Even smaller contributions can make a big difference over time. “The secret — start now,” said Adam. “Start small if need be. Save on a schedule, set up automatic transfers. Invest for growth. Leave it alone.”

When you start your first job, contribute at least enough to your 401(k) at work to get matching contributions from your employer, which is free money and is often 3% to 5% of your pay. Get in the savings habit while you’re earning your first paychecks, and increase your contributions when you get raises and bonuses over time, before you get used to having the extra money. Try to build up your contributions to 10% or more of your salary — your savings will grow with you.

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Set Motivating Financial Goals

Think about what financial security means to you, whether it’s retiring early, buying a house, changing jobs, paying off debt, starting a business, taking time off from work to raise a family or experience other life goals. Financial security gives you options, and thinking about your financial goals can help motivate you to manage your spending and set specific savings targets.

Financial security might mean different things to different people, said Pam Horack, a certified financial planner in Lake Wylie, South Carolina. “To me, this means that you are prepared to handle a financial emergency. To someone else, it may mean they are prepared to grow into the next stage of their life. Whether that’s buying a house, changing careers or retiring early. Either way, it’s important to be ready for change,” she said.

Then, look at the money you have coming in and going out and set a timeline and budget for these goals — rather than just considering them as vague dreams.

“Plan your financial goals,” said Eweka. “There are things you need to pay for and things you simply want to buy. Whether it’s paying down debt or making a down payment, saving for your child’s education or preparing for your retirement, this roadmap will help you prioritize what matters most to you and when you can afford it.”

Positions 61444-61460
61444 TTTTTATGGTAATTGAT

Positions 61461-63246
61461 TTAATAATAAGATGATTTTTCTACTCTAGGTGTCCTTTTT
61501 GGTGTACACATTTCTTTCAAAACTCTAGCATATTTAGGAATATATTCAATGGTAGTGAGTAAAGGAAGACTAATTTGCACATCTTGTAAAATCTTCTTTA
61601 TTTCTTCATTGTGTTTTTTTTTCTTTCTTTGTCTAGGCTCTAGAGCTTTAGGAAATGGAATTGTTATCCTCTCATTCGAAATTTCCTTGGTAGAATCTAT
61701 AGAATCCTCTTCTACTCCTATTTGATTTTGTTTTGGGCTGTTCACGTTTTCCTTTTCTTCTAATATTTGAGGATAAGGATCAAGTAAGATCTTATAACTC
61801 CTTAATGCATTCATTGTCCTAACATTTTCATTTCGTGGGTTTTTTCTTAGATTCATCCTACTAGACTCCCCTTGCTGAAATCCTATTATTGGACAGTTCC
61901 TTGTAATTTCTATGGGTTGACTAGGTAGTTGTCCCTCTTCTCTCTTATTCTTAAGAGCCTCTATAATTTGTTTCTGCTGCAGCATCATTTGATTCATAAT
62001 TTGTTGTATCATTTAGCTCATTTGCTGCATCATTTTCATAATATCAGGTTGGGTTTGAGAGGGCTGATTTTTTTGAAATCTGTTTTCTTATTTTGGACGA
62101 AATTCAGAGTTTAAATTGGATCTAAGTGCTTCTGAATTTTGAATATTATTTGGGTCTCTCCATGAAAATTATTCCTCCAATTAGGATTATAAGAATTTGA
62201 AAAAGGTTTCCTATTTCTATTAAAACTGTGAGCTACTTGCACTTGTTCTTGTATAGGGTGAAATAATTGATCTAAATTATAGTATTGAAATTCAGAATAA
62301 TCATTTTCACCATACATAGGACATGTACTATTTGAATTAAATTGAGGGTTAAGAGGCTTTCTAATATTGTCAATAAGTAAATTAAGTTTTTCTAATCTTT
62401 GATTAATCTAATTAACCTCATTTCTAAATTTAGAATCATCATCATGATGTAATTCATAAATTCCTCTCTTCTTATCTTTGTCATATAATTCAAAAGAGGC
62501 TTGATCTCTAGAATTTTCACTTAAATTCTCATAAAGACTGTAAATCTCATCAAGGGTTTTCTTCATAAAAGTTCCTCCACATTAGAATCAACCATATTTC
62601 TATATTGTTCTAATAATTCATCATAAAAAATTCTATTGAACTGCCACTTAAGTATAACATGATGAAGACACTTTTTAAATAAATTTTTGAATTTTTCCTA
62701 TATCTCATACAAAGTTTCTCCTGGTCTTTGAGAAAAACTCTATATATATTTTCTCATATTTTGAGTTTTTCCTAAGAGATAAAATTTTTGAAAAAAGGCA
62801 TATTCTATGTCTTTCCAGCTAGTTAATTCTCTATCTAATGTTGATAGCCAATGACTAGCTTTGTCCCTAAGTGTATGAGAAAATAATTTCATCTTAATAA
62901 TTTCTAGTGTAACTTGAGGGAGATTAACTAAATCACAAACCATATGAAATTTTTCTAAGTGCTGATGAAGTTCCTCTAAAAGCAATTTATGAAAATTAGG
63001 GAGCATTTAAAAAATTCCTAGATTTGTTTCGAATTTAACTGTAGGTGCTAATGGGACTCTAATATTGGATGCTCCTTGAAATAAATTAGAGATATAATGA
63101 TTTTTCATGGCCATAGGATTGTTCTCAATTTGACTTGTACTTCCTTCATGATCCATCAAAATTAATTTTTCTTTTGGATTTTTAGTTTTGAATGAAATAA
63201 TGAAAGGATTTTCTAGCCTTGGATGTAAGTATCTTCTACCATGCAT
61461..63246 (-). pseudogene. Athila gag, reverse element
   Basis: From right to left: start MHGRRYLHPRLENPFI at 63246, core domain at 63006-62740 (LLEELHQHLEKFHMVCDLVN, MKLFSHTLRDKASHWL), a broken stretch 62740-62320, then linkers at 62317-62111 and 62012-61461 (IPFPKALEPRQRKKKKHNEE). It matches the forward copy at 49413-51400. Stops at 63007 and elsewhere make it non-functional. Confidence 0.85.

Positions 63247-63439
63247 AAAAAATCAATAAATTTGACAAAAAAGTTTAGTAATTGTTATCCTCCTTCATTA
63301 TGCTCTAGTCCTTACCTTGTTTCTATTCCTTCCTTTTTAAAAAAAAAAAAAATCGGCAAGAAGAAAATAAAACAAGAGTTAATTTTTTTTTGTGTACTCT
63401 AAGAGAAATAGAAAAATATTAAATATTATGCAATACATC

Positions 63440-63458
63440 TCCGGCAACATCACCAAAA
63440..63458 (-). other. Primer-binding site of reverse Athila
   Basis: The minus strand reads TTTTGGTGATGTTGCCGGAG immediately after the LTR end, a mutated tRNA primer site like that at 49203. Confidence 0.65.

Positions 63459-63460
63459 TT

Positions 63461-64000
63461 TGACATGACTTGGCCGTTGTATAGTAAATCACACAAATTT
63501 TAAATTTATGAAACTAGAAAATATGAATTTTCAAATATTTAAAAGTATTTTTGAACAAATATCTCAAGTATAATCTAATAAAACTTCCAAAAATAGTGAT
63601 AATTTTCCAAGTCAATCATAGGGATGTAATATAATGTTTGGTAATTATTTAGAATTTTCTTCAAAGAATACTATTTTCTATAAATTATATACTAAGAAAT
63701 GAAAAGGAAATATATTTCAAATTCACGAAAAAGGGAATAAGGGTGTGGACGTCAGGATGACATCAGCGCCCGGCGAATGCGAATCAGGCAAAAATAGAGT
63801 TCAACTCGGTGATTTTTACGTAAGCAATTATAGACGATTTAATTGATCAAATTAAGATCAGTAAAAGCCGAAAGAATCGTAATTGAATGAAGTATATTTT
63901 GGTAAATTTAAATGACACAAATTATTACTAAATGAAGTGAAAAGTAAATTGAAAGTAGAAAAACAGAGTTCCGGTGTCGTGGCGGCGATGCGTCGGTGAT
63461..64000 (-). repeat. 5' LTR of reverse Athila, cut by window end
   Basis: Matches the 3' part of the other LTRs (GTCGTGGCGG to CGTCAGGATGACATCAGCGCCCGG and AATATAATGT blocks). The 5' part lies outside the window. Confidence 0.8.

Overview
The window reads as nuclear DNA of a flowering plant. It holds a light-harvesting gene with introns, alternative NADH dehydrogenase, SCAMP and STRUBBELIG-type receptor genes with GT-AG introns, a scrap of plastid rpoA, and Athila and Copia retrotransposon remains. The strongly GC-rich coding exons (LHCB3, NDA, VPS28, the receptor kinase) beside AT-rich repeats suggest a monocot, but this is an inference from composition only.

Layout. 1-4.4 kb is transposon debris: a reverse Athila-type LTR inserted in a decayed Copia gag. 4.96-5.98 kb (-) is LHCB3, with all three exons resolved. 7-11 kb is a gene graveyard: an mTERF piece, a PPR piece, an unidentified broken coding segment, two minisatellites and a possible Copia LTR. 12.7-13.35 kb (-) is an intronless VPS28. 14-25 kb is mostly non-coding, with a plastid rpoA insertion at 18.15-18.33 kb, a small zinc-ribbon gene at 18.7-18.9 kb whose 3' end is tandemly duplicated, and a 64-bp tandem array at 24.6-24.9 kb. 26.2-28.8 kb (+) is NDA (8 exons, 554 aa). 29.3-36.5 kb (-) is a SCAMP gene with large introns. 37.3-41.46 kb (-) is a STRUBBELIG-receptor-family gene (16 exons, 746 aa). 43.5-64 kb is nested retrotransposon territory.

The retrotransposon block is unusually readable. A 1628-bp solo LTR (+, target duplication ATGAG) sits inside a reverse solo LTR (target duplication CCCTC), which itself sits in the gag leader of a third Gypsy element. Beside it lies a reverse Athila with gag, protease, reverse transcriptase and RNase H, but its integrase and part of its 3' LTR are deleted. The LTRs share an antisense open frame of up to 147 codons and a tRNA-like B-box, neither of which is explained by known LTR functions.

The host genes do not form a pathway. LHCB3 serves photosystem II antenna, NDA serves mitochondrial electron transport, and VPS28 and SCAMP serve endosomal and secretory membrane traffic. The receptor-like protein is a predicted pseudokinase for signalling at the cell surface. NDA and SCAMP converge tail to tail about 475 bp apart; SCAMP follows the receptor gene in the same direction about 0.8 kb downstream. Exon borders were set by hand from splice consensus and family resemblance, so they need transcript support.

You’ll have an extra incentive to cut back on unnecessary expenses if you think in terms of working toward your financial dreams, and it’s easiest if you start with this focus when you’re in your first job.

“Getting on a path toward financial security is important at any age, but setting up good financial habits while you are young is a great habit to put you on a path to success,” said Hong Bloom, head of customer engagement and experience at TD Bank. He recommends tracking your spending for a week to differentiate between “needs” like rent, groceries and other utility bills, and less crucial “wants,” like grabbing a quick coffee, buying lunch out at the office or online shopping.

Even if you don’t follow a formal budget, it’s important to understand how your income compares to your expenses, what you’re spending your money on and how you plan to reach your financial goals.

“Look at your money, be aware of what is coming in and going out,” said Kristen Griffith, a financial counselor with the Pittsburgh Financial Empowerment Center. “Don’t stress about investing too much until you get your budget and savings habits under control. A budget will tell you how much you have to invest and savings will protect you.”

If you’re married or sharing expenses with a partner, discuss these issues together. “Couples — talk about your finances. Have a monthly meeting to review spending,” said Griffith. “Communication, without judgment and shaming, is key.”

At this age, you may be building long-term relationships that can also have an impact on your finances. “If you live with a partner, make sure your money habits and values are compatible,” said Adam. “It’s hard to keep yourself on the path you want if your partner risks derailing you with his or her bad money decisions.”

Build an Emergency Fund

An emergency fund can be one of the most important tools to help maintain financial security. Having this cash available can help you avoid landing in expensive debt or raiding your savings if you have unexpected expenses.